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Abstract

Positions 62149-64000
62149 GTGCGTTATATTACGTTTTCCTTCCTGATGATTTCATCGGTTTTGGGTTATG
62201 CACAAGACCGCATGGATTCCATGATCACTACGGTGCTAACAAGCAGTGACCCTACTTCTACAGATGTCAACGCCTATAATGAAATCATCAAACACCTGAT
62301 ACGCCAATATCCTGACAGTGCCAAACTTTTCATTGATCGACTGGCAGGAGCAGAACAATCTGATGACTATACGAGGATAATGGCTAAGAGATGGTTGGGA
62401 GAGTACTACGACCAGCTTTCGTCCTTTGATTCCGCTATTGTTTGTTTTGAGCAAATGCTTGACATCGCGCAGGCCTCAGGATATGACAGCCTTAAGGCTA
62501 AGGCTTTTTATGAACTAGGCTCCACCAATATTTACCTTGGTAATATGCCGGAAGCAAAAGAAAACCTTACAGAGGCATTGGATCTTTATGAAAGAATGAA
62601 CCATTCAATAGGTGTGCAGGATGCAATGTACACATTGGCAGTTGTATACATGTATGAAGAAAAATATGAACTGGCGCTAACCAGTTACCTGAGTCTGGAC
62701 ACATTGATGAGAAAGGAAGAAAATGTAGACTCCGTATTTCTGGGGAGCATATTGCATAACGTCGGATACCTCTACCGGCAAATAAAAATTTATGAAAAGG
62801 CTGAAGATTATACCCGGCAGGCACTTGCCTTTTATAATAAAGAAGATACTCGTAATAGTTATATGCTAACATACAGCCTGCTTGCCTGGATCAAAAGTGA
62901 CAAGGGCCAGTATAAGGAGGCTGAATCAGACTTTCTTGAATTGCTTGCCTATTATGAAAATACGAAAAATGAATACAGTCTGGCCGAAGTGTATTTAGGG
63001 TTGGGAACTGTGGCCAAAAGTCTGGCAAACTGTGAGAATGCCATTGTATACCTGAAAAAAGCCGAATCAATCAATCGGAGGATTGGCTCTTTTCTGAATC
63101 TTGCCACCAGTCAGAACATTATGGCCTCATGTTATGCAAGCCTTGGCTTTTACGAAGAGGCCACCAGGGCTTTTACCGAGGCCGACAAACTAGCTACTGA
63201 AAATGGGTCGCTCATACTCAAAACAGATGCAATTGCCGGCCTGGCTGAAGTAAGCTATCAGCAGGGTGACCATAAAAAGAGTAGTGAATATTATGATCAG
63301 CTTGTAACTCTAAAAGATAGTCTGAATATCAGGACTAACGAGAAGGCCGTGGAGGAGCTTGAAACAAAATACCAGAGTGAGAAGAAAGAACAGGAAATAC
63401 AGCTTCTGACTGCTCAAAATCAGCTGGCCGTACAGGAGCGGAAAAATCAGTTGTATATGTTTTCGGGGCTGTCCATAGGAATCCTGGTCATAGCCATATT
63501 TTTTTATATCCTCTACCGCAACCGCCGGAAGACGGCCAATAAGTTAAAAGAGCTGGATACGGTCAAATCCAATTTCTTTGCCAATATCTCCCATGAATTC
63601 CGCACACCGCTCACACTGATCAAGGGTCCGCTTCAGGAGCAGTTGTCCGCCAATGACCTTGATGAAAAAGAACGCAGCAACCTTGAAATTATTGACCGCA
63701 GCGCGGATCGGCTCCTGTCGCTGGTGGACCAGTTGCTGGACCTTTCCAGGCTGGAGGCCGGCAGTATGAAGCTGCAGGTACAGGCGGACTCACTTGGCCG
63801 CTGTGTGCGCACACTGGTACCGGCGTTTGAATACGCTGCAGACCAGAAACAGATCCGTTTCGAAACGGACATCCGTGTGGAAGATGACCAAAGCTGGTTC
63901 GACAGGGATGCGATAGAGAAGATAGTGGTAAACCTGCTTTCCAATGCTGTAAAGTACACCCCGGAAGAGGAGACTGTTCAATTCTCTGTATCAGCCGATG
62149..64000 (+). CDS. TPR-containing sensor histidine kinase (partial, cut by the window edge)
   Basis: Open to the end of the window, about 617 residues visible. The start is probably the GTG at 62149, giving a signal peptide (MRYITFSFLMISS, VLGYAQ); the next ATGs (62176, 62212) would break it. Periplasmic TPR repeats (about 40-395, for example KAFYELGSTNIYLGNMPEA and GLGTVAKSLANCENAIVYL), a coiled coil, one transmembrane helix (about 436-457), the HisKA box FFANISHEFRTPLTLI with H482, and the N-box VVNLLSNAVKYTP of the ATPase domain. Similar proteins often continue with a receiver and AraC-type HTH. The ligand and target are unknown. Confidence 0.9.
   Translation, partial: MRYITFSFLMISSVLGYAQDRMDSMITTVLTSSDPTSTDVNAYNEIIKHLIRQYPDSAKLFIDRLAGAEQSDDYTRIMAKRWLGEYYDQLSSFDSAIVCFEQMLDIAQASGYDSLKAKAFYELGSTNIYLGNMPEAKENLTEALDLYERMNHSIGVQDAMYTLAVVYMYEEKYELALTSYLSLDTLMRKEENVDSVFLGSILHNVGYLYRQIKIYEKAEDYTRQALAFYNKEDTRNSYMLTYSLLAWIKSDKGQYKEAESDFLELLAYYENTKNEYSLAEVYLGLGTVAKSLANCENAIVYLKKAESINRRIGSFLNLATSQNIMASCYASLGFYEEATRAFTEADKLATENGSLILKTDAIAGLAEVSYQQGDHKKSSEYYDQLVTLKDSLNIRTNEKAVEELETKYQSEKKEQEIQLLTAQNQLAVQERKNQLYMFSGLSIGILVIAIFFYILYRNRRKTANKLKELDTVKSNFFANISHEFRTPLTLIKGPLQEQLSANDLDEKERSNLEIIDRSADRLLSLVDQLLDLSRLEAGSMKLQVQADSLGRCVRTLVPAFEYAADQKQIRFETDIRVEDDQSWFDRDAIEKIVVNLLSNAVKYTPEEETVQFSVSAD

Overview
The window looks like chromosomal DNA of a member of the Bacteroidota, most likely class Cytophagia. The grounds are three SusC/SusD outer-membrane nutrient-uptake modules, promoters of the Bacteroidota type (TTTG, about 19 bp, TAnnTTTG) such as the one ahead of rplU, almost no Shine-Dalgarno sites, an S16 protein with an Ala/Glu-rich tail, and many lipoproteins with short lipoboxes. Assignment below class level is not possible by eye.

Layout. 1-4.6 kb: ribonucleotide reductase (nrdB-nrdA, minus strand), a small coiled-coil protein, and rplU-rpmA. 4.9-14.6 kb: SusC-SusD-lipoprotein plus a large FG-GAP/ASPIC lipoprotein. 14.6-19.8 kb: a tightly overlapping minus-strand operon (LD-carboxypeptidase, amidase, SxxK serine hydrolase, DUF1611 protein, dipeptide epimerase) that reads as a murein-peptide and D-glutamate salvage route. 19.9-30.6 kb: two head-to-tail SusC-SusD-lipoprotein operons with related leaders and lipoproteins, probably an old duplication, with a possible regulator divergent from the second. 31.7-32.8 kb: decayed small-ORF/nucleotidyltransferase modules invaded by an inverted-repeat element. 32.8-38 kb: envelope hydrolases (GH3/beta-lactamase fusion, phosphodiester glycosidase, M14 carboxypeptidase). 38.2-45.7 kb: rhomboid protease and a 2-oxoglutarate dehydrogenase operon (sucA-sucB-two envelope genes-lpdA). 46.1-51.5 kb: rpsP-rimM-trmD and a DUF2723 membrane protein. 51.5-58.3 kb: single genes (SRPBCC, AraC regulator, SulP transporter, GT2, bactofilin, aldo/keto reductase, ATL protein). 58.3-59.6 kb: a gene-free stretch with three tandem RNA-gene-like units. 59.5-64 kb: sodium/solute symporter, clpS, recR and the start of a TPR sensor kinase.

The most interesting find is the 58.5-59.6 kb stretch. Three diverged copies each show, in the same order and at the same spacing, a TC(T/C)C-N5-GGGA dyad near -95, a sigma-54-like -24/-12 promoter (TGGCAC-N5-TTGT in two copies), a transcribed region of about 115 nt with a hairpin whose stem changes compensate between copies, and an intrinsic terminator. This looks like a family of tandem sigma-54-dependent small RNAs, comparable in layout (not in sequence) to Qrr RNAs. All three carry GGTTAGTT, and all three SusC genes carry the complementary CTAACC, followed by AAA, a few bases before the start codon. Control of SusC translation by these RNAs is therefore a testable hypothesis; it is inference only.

Conodont biofacies of the Lublin and Łysogóry–Radom basins in SE Poland have been analysed in five cored borehole sections in a narrow interval of the middle Givetian Polygnathus ansatus Zone, corresponding to the global Taghanic transgression. Assemblages exhibiting various proportions of dominant genera, Icriodus (I) and Polygnathus (P), as well as particular P species and a few accessory taxa, reflect both temporal transgression dynamics and lateral facies changes. The latter comprise transition from a brackish lagoon with intermittent open-marine influence, to a carbonate shoal and offshore marly shelf, generally characterized by P–I biofacies, but with a varying proportion of constituent genera and polygnathid species. Comparison of the Polish record with stratigraphically well-constrained, quantitative biofacies evidence worldwide allowed the construction of a 2D nearshore–offshore model for the Euramerican epicontinental faunas connected with Taghanic transgressive facies. The I/P ratio has a diagnostic value for specific sub-environments (very nearshore/shallow-water and drowned platform) but for other settings the Polygnathus ansatus to Polygnathus linguiformis ratio appears more useful. The Moroccan faunas display specific biofacies patterns tentatively explained by different climatic conditions. The conodont biofacies concept has a limited application for palaeogeographically isolated settings, including pelagic-oceanic areas of microcontinents or submarine rises. In other cases (Eastern Australia), palaeobiogeographical bias precludes direct comparisons with the Euramerican model.

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